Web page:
The same as the -CRC32_Big_Endian filter, except in little[hy]endian byte order.
-Crop I]address[hy]range
  This filter may be used to isolate a section of data, and discard the rest.
-Exclude I]address[hy]range
  This filter may be used to exclude a section of data, and keep the rest. The is the logical complement of the -Crop filter.
-Exclusive_Length_Big_Endian I]address [ I]nbytes
  [ I]width ]] The same as the -Length_Big_Endian filter, except that the result does B]not include the length itself.
-Exclusive_Length_Little_Endian I]address [ I]nbytes
  [ I]width ]] The same as the -Length_Little_Endian filter, except that the result does B]not include the length itself.
-Exclusive_MAXimum_Big_Endian I]address [ I]nbytes ]
  The same as the -MAXimum_Big_Endian filter, except that the result does B]not include the maximum itself.
-Exclusive_MAXimum_Little_Endian I]address [ I]nbytes ]
  The same as the -MAXimum_Little_Endian filter, except that the result does B]not include the maximum itself.
-Exclusive_MINimum_Big_Endian I]address [ I]nbytes ]
  The same as the -MINimum_Big_Endian filter, except that the result does B]not include the minimum itself.
-Exclusive_MINimum_Little_Endian I]address [ I]nbytes ]
  The same as the -MINimum_Little_Endian filter, except that the result does B]not include the minimum itself.
-eXclusive[hy]OR I]value
  This filter may be used to bit[hy]wise XOR a I]value to every data byte. This is useful if you need to invert bits. Only existing data is altered, no holes are filled.
-Fill I]value I]address[hy]range
  This filter may be used to fill any gaps in the data with bytes equal to I]value. The fill will only occur in the address range given.
-Fletcher_16_Big_Endian I]address
  [ I]sum1 I]sum2 [ I]answer ]] This filter may be used to insert an Fletcher 16[hy]bit checksum of the data into the data. Two bytes, big[hy]endian order, are inserted at the address given. Holes in the input data are ignored. Bytes are processed in ascending address order (I]not in the order they appear in the input).

Note: If you have holes in your data, you will get a different Fletcher checksum than if there were no holes. This is important because the in[hy]memory EPROM image will not have holes. You almost always want to use the -fill filter before any of the Fletcher checksum filters. You will receive a warning if the data presented for Fletcher checksum has holes.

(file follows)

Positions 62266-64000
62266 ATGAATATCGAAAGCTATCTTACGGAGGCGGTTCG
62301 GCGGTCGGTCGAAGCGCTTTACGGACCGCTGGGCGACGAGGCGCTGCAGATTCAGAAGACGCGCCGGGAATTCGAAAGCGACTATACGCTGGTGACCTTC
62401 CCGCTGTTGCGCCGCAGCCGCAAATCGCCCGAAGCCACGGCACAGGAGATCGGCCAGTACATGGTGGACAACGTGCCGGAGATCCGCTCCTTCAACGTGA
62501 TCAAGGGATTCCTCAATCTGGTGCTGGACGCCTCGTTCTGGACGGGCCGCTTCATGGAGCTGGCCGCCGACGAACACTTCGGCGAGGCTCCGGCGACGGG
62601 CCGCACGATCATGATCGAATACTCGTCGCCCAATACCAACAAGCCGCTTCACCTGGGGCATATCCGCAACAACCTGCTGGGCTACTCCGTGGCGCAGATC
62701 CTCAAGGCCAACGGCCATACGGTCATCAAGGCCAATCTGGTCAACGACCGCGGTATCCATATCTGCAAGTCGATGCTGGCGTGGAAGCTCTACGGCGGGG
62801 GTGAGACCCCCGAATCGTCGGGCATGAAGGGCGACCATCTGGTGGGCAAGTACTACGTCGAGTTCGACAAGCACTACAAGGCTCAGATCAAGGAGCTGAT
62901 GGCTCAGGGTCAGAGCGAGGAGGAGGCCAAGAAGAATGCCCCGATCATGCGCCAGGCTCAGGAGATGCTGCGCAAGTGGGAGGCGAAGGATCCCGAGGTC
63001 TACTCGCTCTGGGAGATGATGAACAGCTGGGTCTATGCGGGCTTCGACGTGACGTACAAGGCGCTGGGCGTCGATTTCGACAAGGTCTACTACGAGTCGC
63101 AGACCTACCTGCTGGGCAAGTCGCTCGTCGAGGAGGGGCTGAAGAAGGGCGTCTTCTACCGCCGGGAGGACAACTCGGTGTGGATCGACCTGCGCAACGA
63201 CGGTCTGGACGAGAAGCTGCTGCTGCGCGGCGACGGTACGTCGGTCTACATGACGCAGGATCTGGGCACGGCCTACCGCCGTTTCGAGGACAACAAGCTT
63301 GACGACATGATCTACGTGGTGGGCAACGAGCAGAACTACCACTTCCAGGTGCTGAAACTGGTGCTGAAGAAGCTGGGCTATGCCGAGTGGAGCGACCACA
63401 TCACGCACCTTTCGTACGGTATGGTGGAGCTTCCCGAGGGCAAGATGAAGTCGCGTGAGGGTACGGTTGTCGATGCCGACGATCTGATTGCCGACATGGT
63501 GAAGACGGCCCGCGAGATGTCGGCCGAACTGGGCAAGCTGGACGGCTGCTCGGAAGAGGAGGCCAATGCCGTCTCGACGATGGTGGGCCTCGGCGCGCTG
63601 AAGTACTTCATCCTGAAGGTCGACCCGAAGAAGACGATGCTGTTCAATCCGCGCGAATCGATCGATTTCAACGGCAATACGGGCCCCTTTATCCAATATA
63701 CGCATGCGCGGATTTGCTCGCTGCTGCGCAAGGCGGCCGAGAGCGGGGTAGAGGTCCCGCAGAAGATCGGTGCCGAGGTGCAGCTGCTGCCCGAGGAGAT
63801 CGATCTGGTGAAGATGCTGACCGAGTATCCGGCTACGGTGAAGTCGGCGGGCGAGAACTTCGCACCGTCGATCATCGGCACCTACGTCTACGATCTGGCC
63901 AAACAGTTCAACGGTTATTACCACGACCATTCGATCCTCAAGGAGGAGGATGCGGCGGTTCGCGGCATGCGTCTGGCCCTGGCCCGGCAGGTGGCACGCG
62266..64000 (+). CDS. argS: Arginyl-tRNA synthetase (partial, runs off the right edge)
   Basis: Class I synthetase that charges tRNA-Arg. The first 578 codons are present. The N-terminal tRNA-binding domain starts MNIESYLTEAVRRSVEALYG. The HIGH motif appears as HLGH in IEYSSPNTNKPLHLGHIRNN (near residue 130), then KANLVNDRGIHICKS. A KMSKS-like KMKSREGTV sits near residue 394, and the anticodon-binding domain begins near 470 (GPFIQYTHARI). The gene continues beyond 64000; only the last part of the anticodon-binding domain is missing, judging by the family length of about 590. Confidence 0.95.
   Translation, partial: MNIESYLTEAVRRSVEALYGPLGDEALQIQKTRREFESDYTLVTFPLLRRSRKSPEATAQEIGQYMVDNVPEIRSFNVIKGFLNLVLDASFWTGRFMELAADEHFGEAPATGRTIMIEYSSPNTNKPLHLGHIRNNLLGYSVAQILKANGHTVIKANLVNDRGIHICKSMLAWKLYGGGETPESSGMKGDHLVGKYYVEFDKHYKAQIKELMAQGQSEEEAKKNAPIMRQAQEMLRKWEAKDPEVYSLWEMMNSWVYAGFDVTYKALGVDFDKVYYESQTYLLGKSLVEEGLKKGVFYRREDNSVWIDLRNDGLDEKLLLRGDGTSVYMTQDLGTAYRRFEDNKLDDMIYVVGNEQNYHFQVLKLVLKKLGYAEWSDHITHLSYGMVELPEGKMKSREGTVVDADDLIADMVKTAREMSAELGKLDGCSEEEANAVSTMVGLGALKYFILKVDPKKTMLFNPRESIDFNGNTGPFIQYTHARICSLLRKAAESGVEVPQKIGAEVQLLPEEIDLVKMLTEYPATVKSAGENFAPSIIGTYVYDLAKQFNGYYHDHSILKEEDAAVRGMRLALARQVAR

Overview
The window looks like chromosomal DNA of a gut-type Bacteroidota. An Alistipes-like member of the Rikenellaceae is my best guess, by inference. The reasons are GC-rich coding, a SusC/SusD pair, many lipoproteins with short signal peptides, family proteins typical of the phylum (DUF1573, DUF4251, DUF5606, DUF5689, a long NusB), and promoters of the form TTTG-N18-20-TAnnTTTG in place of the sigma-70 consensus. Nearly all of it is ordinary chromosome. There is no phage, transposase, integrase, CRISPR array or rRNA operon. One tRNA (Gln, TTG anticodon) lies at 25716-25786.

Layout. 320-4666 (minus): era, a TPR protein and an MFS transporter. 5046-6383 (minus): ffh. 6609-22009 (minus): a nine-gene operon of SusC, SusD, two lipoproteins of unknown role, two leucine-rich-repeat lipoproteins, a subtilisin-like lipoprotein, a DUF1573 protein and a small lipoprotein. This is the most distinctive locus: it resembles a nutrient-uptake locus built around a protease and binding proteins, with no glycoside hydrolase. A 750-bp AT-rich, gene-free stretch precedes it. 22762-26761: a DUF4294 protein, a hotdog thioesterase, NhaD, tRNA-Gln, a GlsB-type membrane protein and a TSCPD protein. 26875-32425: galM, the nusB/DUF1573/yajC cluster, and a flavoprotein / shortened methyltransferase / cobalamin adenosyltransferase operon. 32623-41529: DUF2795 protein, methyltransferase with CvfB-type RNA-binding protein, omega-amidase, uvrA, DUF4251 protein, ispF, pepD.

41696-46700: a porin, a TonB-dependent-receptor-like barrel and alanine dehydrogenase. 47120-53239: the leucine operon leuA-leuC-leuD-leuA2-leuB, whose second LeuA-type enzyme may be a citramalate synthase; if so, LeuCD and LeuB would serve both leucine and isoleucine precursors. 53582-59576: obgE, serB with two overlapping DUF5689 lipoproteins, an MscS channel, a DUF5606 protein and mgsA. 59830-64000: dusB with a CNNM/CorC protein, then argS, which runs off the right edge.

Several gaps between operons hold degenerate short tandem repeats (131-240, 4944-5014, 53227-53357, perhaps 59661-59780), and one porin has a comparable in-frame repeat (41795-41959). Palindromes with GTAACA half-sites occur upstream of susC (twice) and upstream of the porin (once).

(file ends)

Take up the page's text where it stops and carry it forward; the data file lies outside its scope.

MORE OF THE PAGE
You should also be aware that the lower and upper bounds of your data may not be the same as the lower and upper bounds of your EPROM. This is another reason to use the -fill filter, because it will establish the data across the full EPROM address range.

http://en.wikipedia.org/wiki/Fletcher%27s_checksum

It is possible to select seed values for I]sum1 and I]sum2 in the algorithm, by adding seed values on the command line. They each default to 0xFF if not explicitly stated. The default values (0) means that an empty EPROM (all 0x00 or all 0xFF) will sum to zero; by changing the seeds, an empty EPROM will always fail.

The third optional argument is the desired sum, when the checksum itself is summed. A common value is 0x0000, placed in the last two bytes of an EPROM, so that the Fletcher 16 checksum of the EPROM is exactly 0x0000. No manipulation of the final value is performed if this value if not specified.

-Fletcher_16_Little_Endian I]address
  This filter may be used to insert an Fletcher 16[hy]bit checksum of the data into the data. Two bytes, in little[hy]endian order, are inserted at the address given. Holes in the input data are ignored. Bytes are processed in ascending address order (I]not in the order they appear in the input).

B]Note: If you have holes in your data, you will get a different Fletcher checksum than if there were no holes. This is important because the in[hy]memory EPROM image will not have holes. You almost always want to use the -fill filter before any of the Fletcher filters. You will receive a warning if the data presented for Fletcher checksum has holes.

You should also be aware that the lower and upper bounds of your data may not be the same as the lower and upper bounds of your EPROM. This is another reason to use the -fill filter, because it will establish the data across the full EPROM address range.

http://en.wikipedia.org/wiki/Fletcher%27s_checksum

-Fletcher_32_Big_Endian I]address
  This filter may be used to insert a Fletcher 32[hy]bit checksum of the data into the data. Four bytes, big[hy]endian order, are inserted at the address given. Holes in the input data are ignored. Bytes are processed in ascending address order (I]not in the order they appear in the input).